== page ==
ship in the Charlestown Navy Yard, which he declined. He was sufficiently sure of success to make him remove from Concord to Salem to reside, and early in October he was established again in the old chamber of his youth, having decided to share his mother's house for the present. He spent his time in writing the introductory sketch of the Old Manse, and in seeing the "Mosses" through the press. The appointment lagged, owing to local complications in the party, but an arrangement was finally made which was agreeable to all concerned, so that Hawthorne took office without enmity from disappointed candidates who would have benefited if he had not appeared upon the scene backed by what must have been locally regarded as outside interference. He received notice of his nomination as surveyor on March 23, 1846, and it was described "as decidedly popular with the party," as well as with men of letters and the community; he soon took charge of the office, those who had made way for him were appointed inspectors under him, and he entered on the enjoyment of a salary of twelve hundred dollars.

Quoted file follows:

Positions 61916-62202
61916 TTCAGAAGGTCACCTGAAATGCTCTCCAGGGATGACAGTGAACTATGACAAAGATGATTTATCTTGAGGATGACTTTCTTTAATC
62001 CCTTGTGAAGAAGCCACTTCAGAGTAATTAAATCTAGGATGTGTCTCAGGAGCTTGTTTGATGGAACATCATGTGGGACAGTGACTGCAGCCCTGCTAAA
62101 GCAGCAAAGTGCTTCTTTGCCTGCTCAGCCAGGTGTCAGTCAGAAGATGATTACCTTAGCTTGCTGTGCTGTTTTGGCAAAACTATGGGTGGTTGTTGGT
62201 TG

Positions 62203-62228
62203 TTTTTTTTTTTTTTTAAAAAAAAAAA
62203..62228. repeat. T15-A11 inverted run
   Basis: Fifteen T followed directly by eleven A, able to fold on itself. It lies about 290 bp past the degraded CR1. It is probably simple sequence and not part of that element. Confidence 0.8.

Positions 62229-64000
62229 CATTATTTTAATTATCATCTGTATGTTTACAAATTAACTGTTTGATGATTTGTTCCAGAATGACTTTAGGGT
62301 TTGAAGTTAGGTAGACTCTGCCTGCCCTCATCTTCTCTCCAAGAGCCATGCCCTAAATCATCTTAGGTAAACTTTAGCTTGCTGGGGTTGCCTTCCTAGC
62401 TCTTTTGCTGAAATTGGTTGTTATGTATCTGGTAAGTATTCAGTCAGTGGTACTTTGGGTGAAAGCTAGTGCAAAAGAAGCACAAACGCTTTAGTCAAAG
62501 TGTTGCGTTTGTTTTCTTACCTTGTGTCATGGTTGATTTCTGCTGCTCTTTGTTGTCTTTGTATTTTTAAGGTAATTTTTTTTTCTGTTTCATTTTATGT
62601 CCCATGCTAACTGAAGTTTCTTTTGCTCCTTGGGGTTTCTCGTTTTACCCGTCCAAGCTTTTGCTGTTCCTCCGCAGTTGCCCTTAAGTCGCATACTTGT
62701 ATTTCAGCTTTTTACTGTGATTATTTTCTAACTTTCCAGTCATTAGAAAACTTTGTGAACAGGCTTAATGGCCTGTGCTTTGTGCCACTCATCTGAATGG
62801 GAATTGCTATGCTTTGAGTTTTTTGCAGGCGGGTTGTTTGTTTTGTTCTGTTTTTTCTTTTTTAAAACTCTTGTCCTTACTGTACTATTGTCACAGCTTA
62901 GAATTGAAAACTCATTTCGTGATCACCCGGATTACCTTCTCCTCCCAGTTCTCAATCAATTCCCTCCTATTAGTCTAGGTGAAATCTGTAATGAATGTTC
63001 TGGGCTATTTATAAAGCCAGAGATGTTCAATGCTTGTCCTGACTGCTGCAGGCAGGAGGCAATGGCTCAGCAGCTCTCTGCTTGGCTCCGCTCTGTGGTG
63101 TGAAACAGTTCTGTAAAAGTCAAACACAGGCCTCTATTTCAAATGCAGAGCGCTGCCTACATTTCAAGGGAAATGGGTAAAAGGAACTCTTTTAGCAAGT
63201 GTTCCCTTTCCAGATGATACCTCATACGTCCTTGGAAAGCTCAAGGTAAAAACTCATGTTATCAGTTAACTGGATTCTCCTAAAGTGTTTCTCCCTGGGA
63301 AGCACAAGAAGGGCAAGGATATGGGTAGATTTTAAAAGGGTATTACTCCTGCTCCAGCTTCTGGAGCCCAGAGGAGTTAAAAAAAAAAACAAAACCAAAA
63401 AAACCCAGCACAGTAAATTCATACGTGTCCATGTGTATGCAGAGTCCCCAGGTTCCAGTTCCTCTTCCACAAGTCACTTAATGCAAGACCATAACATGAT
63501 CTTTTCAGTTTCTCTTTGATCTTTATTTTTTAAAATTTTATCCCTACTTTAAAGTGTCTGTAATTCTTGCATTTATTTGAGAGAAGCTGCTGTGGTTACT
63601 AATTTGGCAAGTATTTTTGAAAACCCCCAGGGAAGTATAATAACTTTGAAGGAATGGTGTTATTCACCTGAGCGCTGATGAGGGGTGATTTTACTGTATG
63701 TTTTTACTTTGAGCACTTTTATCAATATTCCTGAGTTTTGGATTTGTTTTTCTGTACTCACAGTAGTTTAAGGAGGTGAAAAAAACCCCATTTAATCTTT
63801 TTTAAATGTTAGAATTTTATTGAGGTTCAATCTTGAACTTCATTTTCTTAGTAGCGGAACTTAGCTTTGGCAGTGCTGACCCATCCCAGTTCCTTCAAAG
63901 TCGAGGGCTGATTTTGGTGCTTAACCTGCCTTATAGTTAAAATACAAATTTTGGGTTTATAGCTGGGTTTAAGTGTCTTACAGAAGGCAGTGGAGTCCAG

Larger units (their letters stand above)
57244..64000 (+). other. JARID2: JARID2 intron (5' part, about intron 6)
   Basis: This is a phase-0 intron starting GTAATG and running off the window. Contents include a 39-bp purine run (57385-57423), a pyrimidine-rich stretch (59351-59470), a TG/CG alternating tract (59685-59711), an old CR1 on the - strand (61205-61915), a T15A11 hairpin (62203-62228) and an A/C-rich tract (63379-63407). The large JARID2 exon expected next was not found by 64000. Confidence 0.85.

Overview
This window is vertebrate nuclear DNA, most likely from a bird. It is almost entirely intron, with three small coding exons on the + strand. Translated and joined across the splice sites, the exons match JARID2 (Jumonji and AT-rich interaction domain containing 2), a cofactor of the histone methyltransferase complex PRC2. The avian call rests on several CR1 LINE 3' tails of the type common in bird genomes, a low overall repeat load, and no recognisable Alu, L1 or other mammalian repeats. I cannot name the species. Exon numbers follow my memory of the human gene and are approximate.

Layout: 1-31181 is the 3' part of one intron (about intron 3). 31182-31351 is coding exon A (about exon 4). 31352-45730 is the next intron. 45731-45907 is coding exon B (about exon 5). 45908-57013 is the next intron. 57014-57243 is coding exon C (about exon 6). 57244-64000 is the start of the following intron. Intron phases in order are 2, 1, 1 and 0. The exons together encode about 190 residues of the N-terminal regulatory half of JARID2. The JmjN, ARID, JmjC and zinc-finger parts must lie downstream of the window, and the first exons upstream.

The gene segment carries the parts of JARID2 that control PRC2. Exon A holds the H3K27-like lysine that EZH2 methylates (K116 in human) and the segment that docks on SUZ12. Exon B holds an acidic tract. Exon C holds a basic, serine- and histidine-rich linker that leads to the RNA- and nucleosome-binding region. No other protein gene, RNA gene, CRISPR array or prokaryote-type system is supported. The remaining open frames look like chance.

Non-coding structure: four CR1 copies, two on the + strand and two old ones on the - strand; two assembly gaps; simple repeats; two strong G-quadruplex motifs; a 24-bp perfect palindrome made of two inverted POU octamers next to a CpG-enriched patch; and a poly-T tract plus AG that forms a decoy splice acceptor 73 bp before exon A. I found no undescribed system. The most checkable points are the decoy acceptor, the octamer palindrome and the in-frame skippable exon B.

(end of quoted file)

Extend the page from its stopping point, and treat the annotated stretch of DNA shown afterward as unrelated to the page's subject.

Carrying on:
It was indeed a singular chance of life that had transformed the recluse romancer of the silent Herbert Street house, where for all the years of early manhood he had lived unnoticed and almost unknown, into the high business official of the Custom House, the lofty neighbor of that humble dwelling, on whose wide granite steps, columned